Bowman and Willis were All-Pro picks together in each of the past two seasons. Aldon Smith joined them on this year's team.

And they have plans to do a lot more for the two-time reigning NFC West champion Niners (13-4-1).

Brooks is signed through 2017 and Smith through `15.

``Not just football, they're all great guys. I enjoy being around all of them,'' Bowman said. ``We all can run. We all can do a lot of great things. Some teams only have one guy that can do certain things. I think that's what makes us unique. We have a chance to do something special, and we're going to prepare as if our lives depend on it for this game.''

Last February, Brooks signed a six-year, $44.5 million contract extension with $17.5 million guaranteed. He has more than delivered on the new deal this season, his second as a full-time starter. Brooks had 46 tackles, 6 1/2 sacks, two forced fumbles and an interception he returned 50 yards for a touchdown in a Nov. 25 win at New Orleans - so he should be plenty comfortable in the Superdome.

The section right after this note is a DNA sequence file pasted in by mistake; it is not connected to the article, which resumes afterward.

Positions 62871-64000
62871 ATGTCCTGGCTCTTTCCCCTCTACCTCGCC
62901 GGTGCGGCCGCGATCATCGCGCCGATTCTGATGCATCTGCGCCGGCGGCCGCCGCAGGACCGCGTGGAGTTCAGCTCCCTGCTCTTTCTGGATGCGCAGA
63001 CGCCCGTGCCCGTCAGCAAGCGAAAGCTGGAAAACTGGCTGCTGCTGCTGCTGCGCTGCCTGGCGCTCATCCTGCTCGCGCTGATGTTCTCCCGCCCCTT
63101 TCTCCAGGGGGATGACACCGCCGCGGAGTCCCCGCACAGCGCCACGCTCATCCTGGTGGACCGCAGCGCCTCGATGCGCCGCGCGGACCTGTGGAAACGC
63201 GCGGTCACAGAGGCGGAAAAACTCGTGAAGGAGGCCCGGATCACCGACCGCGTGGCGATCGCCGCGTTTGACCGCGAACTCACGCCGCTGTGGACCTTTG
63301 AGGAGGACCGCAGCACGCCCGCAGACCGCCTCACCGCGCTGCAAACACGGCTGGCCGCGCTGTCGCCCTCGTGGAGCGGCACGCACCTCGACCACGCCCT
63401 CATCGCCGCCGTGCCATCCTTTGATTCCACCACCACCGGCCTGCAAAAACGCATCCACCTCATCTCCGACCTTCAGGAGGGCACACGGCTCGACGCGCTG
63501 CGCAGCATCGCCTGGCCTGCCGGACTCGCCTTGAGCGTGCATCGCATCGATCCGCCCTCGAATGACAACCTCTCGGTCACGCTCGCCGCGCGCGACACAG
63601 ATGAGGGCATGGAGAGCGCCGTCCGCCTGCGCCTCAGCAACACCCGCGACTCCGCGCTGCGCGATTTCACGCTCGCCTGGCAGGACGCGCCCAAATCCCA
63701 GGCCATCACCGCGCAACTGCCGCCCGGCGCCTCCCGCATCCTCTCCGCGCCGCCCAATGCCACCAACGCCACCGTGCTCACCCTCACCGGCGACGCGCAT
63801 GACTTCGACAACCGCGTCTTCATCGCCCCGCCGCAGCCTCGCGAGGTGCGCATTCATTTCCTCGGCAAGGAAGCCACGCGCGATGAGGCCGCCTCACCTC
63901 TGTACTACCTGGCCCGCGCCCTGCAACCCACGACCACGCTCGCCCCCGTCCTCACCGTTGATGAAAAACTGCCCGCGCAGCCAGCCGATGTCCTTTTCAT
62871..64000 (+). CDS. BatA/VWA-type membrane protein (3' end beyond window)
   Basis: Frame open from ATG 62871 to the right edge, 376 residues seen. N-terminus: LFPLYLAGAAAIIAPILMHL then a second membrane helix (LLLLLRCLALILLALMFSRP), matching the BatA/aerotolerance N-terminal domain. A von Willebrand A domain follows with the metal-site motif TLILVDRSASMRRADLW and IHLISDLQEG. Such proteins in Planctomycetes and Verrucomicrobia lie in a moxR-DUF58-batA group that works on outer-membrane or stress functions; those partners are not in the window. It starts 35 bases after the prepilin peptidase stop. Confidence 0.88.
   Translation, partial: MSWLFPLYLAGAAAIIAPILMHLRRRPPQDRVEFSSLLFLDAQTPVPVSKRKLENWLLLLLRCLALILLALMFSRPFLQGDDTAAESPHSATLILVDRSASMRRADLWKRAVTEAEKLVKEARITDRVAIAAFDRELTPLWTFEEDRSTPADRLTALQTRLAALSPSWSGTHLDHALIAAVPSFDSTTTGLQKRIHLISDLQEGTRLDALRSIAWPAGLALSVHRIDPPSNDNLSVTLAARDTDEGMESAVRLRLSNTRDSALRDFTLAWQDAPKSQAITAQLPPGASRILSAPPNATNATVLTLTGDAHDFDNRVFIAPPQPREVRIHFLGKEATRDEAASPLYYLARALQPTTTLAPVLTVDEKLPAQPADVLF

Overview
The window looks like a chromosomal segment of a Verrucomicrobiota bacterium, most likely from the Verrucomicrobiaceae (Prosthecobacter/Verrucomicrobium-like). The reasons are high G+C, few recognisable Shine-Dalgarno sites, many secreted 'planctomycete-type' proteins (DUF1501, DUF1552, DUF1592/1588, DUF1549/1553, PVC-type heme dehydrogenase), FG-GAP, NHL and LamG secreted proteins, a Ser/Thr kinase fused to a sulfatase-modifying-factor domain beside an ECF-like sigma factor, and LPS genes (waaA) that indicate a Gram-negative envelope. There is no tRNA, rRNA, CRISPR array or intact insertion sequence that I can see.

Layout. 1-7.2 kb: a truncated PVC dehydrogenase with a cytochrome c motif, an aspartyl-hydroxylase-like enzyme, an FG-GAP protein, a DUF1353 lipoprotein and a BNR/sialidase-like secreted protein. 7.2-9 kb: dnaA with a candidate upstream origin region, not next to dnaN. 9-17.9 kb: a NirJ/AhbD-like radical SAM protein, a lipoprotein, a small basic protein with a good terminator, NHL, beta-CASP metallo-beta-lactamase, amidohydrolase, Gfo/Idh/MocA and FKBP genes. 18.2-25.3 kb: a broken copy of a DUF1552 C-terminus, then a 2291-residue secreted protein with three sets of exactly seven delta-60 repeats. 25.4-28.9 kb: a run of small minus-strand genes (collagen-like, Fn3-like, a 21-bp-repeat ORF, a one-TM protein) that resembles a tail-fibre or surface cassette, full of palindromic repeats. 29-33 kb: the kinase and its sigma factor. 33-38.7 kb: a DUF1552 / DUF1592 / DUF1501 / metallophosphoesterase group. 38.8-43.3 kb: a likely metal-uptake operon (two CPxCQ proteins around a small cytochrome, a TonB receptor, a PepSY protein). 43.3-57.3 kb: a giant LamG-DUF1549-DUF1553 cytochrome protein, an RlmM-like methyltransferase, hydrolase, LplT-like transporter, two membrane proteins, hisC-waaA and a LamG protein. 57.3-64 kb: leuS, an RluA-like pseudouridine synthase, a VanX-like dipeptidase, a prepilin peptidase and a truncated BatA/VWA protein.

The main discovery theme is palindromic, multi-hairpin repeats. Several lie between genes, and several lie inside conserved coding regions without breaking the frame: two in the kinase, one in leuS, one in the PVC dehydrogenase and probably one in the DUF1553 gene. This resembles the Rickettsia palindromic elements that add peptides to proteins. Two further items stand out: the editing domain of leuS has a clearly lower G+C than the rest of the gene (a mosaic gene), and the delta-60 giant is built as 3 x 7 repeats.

In fact, defensive coordinator Vic Fangio recently reminded Harbaugh just how important Brooks is to this group of linebackers.

``Vic Fangio made the comment the other day that smartest thing we did as an organization was pay Ahmad Brooks and keep him as a 49er,'' Harbaugh said. ``And we would all concur with that. He's done it with very little fanfare, in terms of how he talks about himself. But, he's been a tireless worker. Go back to the first days of the offseason program, don't know if he ever missed a day.''

Fangio believes this bunch can still play better - and he hopes that performance comes Sunday at the Superdome.

``I think it'd be pretty hard if we compare it to the other 3-4 teams in the league to find a better unit,'' he said.

Yet Fangio remains cautious in his praise. He has coached some mighty talented linebackers in his day, including the New Orleans group considered among the best ever - Sam Mills and Vaughn Johnson on the inside, Rickey Jackson and Pat Swilling outside.